nature, pelicans

The sun was setting fast as my mom and I left Council Grove, Kansas, after a delicious steak dinner and a three hour expedition across the Tallgrass Prairie National Preserve. Cattle fields surrounded the small town, the cows forming dark silhouettes against the rapidly graying skies.

We felt in high spirits after a gorgeous afternoon in the grassland, tallying up over 20 species of birds, including three lifers for me. We loved the undulating green of the Kansas Flint Hills, and the positive endorphins of the hike pumped through our veins.

As we drove back to where we planned to spend the night in Manhattan, KS, a brown sign on the side of the road caught our eyes: Council Grove Lake.

There was a lake here? We thought.

It turns out, there was a very big lake there, damned on one side by the Army Corps of Engineers to create a reservoir. We looked at each other, an unspoken question hanging in the air: “Should we check it out?”

Despite the late hour, we made a u-turn, gliding through the campground before setting off across the actual dam itself. Rocky edges faced the water, and I leaped out of the car to see if the gulls lining the shore were the Ring-billed variety I’ve seen a gazillion times this year, or the less common Franklin Gulls.

Alas, they turned out to be Ring-billed Gulls, but as I turned back to the car another flock of white caught my eye. I blinked a few times, at first not believing my own vision. However, there was no mistaking them: we had happened across a large flock of American White Pelicans!

nature, birding, kansas

Ring-billed Gulls in the fading evening light.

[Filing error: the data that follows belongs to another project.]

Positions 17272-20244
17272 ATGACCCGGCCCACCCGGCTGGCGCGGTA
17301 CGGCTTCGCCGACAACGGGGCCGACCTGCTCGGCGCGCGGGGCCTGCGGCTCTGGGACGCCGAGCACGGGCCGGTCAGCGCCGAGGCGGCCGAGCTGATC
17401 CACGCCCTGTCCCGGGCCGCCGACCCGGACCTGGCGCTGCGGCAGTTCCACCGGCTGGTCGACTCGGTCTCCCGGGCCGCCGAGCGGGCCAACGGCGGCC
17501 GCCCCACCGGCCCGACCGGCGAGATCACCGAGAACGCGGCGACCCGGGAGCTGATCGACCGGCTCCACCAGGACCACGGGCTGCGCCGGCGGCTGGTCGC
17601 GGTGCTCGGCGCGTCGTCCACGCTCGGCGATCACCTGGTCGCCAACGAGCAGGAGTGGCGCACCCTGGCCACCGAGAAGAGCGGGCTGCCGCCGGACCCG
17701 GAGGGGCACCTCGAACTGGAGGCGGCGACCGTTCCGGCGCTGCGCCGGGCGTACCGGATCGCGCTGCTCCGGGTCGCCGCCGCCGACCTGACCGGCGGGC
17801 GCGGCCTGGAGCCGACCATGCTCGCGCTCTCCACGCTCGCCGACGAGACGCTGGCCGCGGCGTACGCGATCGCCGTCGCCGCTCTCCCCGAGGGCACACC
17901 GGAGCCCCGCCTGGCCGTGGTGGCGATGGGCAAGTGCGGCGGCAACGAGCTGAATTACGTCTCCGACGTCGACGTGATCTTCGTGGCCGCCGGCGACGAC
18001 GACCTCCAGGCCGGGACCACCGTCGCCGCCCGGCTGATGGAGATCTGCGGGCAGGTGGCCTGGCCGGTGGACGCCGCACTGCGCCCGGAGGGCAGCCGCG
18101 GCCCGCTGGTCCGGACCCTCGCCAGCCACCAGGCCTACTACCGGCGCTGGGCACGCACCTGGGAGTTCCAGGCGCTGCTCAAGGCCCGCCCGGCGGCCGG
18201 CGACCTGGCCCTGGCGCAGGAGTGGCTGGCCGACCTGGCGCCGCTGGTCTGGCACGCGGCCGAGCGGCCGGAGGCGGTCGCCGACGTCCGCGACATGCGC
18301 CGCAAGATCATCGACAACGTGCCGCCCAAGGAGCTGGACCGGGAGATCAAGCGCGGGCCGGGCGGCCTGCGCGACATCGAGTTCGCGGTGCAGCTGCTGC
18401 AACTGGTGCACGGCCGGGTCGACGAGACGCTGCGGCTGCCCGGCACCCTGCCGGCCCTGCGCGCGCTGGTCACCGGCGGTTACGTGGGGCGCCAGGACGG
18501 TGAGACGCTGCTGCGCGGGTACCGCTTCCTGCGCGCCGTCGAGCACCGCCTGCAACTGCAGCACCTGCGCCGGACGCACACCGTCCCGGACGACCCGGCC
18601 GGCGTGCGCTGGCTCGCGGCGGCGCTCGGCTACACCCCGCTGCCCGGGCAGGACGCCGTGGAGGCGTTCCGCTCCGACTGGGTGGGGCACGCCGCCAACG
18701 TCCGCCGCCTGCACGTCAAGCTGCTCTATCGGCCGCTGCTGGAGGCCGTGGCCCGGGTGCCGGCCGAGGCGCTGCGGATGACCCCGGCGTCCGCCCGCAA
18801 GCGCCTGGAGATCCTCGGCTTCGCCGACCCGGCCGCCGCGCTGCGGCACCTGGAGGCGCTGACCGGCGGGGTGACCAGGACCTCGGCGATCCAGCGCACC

If you’re like me, you probably picture pelicans along oceans or seas, bobbing in the salt or brackish water as they feed in their bright groups. In truth, they breed inland and can even spend a good portion of the winter months on inland, freshwater bodies across the Southeast, Mexico, and California. In fact, my mental association between American White Pelicans and the coast probably draws as much from their similarity to Brown Pelicans as their actual habitat and habits.

While we watched from the dam, the Kansas pelicans suddenly alighted, swirling up for a few seconds before settling on the stones once more, like ghostly apparitions. Add another species to the daily list!

Written by Erika Zambello
Erika Zambello is a National Geographic Young Explorer who grew up in Maine, inspiring a deep interest in nature at an early age. She fell in love with birding after receiving a Sibley field guide for Christmas during her senior year in college, and has birded across the eastern seaboard and internationally ever since. To inspire others to protect birds and the environment, she has blogged for the Conservation Fund, Sarah P. Duke Gardens, Triangle Land Conservancy, and Duke University, and is writing a birding guide to Northern New England for Wilderness Adventures Press. She has founded, and is currently living along the Emerald Coast in Florida's Panhandle. You can check out her exploration site or follow her on Instragram.